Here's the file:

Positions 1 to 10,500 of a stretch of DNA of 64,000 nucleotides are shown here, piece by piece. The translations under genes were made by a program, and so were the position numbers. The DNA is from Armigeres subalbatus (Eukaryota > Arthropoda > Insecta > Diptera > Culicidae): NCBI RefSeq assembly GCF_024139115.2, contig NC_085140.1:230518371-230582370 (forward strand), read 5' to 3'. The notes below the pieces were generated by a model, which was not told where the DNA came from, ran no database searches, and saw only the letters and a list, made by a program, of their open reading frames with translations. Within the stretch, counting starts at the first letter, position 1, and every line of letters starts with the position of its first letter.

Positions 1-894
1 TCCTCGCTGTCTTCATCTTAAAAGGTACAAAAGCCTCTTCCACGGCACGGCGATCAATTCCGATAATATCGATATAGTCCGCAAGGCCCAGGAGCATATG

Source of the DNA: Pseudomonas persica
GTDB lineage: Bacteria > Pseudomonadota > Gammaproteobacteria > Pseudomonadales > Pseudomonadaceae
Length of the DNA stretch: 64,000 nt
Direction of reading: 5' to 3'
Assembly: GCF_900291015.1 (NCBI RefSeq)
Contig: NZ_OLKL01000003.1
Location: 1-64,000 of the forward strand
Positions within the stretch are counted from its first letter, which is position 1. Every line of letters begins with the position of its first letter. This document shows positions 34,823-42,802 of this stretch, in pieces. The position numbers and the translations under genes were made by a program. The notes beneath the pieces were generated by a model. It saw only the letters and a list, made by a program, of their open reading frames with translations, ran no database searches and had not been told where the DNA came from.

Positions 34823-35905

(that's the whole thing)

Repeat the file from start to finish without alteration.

Positions 1 to 10,500 of a stretch of DNA of 64,000 nucleotides are shown here, piece by piece. The translations under genes were made by a program, and so were the position numbers. The DNA is from Armigeres subalbatus (Eukaryota > Arthropoda > Insecta > Diptera > Culicidae): NCBI RefSeq assembly GCF_024139115.2, contig NC_085140.1:230518371-230582370 (forward strand), read 5' to 3'. The notes below the pieces were generated by a model, which was not told where the DNA came from, ran no database searches, and saw only the letters and a list, made by a program, of their open reading frames with translations. Within the stretch, counting starts at the first letter, position 1, and every line of letters starts with the position of its first letter.

Positions 1-894
1 TCCTCGCTGTCTTCATCTTAAAAGGTACAAAAGCCTCTTCCACGGCACGGCGATCAATTCCGATAATATCGATATAGTCCGCAAGGCCCAGGAGCATATG

Source of the DNA: Pseudomonas persica
GTDB lineage: Bacteria > Pseudomonadota > Gammaproteobacteria > Pseudomonadales > Pseudomonadaceae
Length of the DNA stretch: 64,000 nt
Direction of reading: 5' to 3'
Assembly: GCF_900291015.1 (NCBI RefSeq)
Contig: NZ_OLKL01000003.1
Location: 1-64,000 of the forward strand
Positions within the stretch are counted from its first letter, which is position 1. Every line of letters begins with the position of its first letter. This document shows positions 34,823-42,802 of this stretch, in pieces. The position numbers and the translations under genes were made by a program. The notes beneath the pieces were generated by a model. It saw only the letters and a list, made by a program, of their open reading frames with translations, ran no database searches and had not been told where the DNA came from.

Positions 34823-35905